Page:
Bible studies for writers

Bible studies for writers | Nehemiah 2

As we discussed in the first chapter, we don’t know a lot about Nehemiah the man, but his words and writing style, which I am absolutely loving, tell us what we need to know. He says in the first paragraph of today’s reading that it is King Artaxerxes’ 20th year on the throne. So, from that, we can “assume” a couple things: Nehemiah is older and has been the king’s cupbearer the whole time, or Nehemiah is a younger man who started serving as the king’s cupbearer sometime during his reign. I’m going with the older dude. First, he obviously has a very established relationship with the king. Nehemiah lets us know in the first paragraph that in all the time he’s been the king’s cupbearer, the king has never seen him looking sad. That tells us a lot right there. It sounds to me like Nehemiah was content and happy in his life. He did not imply that he had appeared happy before the king on false pretenses. He simply says, “The king had never seen me sad before.” And the king was close enough to and empathetic enough toward Nehemiah to ask him why he appeared so melancholy. That’s not really a reaction you’d get from a royal man regarding the servant who brings him his drinks. They’re relationship is much deeper than that. The queen seems kind of naggy, but I’m not talking about her today. This is about the king and Nehemiah. (Though, now that I think about it, maybe the queen was naggy because she was jealous about the king’s relationship with his cupbearer. Hmmmmm.) The last few paragraphs of the first section also provide more evidence that the king and Nehemiah had a deeper relationship beyond business. So what? You might be wondering what my point is, and truthfully, I was just thinking, so, what’s the point? Well, here’s the point I’m getting so far: Nehemiah has been somewhat “stuck” in his position. Or, at least, he has been serving alongside the king for a lot of years, and he’s had to watch from afar what is happening in a land he loves but doesn’t “belong.” I am absolutely 100-percent positive that at many points in Nehemiah’s life he questioned why he was stuck in a servant’s position, unable to break free of the life in which he was “assigned.” But, alas, how beautiful are the feet of those who bring good news??? Nehemiah, in all his servanthood and lowly-ness, was EXACTLY where he was supposed to be.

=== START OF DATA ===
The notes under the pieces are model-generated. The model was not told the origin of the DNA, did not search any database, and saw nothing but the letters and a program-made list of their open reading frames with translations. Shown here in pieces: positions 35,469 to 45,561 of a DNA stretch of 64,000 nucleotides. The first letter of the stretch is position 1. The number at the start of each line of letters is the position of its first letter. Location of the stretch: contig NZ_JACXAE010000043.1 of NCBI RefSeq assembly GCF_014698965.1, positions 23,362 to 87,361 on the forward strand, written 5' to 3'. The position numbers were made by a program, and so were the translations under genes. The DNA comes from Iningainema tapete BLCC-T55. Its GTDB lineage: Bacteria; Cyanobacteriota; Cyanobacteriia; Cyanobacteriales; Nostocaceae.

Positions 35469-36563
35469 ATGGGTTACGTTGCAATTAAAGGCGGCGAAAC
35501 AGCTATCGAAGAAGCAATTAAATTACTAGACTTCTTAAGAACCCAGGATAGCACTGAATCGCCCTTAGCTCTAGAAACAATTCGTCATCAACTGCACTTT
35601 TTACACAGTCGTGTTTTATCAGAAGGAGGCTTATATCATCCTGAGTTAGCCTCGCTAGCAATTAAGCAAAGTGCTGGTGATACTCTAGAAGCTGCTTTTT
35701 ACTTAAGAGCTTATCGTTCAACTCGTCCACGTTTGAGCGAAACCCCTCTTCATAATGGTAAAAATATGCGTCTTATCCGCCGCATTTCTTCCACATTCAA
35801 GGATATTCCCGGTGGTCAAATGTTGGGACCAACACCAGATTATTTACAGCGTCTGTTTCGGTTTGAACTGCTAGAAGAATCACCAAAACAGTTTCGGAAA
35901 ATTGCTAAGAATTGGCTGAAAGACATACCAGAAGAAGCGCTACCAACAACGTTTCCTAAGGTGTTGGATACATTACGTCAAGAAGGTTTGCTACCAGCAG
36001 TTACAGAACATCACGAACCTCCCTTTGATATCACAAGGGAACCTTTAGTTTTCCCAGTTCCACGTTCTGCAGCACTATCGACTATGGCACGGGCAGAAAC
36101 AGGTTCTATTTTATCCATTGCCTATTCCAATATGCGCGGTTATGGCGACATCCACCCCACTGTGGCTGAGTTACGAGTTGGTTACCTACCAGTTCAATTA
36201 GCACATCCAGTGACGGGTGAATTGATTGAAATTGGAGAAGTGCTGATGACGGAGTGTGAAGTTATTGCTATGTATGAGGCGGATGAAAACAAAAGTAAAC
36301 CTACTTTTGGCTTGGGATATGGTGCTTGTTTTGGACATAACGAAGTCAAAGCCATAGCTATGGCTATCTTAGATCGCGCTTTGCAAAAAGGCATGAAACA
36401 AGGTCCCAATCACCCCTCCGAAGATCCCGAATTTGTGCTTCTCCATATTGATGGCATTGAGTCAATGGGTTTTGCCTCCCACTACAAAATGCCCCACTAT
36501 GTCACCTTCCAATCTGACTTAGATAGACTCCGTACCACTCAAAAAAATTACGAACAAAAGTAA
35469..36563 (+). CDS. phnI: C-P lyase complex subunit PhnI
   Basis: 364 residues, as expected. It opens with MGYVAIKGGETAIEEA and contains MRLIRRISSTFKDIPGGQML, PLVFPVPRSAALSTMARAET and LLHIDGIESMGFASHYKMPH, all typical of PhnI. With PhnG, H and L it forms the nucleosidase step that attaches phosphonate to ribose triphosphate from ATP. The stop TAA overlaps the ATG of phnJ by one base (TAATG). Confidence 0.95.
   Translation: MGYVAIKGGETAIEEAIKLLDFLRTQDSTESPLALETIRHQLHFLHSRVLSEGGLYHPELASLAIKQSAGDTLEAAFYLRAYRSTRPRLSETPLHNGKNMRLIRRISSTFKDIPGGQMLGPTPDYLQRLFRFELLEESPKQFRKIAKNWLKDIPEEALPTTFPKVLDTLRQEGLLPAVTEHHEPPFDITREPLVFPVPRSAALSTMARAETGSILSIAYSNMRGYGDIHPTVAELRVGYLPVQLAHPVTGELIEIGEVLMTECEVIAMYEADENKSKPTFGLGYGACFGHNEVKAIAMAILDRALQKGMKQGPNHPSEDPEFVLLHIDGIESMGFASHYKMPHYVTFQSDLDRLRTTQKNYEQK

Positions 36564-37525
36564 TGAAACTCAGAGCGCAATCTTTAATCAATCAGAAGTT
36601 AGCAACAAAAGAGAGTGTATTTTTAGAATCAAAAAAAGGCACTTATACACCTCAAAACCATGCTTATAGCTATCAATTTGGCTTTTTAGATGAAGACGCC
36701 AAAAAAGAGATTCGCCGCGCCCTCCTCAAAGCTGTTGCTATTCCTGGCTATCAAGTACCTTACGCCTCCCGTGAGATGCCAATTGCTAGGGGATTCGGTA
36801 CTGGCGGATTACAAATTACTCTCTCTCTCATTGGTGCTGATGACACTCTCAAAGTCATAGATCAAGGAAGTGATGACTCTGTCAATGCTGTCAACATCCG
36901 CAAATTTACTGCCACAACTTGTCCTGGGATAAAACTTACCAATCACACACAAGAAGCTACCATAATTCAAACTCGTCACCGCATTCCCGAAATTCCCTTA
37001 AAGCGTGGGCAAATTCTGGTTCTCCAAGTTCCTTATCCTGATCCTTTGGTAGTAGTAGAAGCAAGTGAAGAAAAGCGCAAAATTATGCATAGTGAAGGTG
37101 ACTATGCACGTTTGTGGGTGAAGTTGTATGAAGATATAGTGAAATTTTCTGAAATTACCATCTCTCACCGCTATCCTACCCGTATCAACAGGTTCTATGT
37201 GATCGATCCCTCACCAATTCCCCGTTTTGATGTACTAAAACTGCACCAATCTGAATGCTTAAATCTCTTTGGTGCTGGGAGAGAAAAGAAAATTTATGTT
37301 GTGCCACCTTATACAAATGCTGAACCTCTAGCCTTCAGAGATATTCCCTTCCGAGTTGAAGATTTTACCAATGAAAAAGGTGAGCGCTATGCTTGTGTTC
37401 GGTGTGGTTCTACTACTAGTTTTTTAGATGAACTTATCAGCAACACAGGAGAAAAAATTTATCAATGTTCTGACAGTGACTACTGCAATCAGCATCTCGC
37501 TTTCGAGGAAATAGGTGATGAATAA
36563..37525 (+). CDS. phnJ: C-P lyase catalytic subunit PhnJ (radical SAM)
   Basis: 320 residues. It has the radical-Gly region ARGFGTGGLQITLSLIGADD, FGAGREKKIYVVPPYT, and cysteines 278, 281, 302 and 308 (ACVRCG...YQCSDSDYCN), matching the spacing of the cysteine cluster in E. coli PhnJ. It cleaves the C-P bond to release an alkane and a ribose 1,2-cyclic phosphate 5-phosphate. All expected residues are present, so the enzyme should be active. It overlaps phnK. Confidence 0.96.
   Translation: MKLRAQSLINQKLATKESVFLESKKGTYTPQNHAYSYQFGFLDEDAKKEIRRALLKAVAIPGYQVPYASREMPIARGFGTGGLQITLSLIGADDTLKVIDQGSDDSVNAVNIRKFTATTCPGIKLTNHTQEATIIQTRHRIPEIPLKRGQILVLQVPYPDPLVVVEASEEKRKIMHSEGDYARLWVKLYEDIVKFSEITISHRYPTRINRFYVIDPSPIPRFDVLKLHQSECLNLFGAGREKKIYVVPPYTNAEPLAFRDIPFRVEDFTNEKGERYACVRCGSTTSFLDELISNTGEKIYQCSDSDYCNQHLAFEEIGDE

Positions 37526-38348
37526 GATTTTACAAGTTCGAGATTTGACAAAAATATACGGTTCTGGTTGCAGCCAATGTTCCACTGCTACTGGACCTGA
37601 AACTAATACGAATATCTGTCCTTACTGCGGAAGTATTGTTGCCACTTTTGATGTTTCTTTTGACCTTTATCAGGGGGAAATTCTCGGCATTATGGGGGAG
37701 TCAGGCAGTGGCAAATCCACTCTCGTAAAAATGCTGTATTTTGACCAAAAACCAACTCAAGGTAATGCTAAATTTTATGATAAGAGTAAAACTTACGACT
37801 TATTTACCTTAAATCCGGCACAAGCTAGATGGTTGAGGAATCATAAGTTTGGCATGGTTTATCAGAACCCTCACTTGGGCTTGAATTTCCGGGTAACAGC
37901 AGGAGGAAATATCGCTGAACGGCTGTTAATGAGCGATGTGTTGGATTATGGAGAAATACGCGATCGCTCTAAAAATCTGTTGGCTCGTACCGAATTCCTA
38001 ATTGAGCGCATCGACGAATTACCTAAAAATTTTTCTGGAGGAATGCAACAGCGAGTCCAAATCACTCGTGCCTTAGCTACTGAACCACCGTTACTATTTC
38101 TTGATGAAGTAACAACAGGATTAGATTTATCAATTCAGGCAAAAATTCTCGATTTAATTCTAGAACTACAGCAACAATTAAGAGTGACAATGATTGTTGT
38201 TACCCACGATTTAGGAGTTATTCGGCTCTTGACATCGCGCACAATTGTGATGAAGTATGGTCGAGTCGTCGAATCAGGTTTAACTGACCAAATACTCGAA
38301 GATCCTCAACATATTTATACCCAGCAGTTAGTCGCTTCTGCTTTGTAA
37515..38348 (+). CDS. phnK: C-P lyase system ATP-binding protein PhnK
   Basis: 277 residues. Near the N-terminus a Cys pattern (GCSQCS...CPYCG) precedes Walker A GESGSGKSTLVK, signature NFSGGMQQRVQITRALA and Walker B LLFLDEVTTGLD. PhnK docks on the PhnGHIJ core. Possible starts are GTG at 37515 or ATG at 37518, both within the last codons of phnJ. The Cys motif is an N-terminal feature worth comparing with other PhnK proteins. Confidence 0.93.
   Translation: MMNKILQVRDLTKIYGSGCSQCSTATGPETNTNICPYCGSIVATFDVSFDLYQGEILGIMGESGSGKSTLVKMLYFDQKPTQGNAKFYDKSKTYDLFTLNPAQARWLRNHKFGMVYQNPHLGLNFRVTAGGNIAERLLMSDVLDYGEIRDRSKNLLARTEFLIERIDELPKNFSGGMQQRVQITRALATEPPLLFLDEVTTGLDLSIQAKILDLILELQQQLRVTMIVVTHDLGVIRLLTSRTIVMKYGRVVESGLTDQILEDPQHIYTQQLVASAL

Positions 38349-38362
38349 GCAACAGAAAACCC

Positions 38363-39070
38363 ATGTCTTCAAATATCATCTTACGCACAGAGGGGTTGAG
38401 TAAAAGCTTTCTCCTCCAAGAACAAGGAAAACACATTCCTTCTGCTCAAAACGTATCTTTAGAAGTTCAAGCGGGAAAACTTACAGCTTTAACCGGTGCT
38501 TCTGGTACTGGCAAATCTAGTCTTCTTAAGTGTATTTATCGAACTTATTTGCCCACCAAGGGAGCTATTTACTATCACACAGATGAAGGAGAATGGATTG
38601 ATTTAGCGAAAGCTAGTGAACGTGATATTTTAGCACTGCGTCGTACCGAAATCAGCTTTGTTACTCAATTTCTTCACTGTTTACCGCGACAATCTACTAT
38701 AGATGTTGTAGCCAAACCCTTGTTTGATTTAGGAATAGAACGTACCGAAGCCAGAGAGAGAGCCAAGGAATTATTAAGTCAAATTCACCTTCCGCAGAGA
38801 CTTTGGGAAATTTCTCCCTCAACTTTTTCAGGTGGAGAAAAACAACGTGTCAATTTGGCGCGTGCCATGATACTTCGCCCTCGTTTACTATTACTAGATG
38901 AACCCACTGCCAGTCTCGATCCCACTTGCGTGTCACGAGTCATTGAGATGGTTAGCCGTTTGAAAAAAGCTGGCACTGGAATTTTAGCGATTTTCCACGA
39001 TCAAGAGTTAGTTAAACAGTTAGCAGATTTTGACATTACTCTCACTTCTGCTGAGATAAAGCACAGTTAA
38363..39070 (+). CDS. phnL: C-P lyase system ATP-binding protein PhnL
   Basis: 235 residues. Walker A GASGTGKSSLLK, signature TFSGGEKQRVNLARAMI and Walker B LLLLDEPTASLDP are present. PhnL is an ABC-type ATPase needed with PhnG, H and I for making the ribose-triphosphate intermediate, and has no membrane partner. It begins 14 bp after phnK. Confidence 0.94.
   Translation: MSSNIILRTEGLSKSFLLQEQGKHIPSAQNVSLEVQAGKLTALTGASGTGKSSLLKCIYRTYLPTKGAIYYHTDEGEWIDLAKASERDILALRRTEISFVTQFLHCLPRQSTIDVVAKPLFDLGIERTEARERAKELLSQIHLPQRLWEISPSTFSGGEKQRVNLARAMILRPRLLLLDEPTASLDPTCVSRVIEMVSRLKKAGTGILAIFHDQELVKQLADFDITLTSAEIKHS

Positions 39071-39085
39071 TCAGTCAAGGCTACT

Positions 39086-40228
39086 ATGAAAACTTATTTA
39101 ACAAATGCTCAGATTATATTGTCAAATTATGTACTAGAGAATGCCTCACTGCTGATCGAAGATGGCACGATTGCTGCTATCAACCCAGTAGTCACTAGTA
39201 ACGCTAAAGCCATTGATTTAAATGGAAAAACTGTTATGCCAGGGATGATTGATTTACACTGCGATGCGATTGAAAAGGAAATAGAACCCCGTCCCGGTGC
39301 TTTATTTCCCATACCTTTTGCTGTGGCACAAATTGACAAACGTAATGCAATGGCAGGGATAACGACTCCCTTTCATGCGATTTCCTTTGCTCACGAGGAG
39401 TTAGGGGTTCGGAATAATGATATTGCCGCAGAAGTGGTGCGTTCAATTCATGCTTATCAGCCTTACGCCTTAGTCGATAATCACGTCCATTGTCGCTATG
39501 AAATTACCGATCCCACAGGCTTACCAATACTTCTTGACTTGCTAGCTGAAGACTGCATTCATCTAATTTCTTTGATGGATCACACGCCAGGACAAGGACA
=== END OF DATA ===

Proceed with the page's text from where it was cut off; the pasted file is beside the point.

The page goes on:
Sometimes I get downright frustrated with myself. There are days when I look up, and it’s 2 p.m., and I’ve accomplished nothing more than brushing my teeth and advancing 12 levels on Best Fiends. And on those days, and on more and more days lately, I turn into King Solomon about 4 p.m., moaning and groaning about the purpose of life and how there is none. And I wonder, why am I here? Actually, in my brain, it’s more like, WHYYYYYYYY AM I HERRRRRRRRE????? And on days like this, I’m thankful for people like Nehemiah because I bet as a cupbearer, living far away from the land in which he wanted to be, he had that same conversation with God dozens of times.

Writing prompt: why are you here?

Write about a time when you felt completely unimportant.

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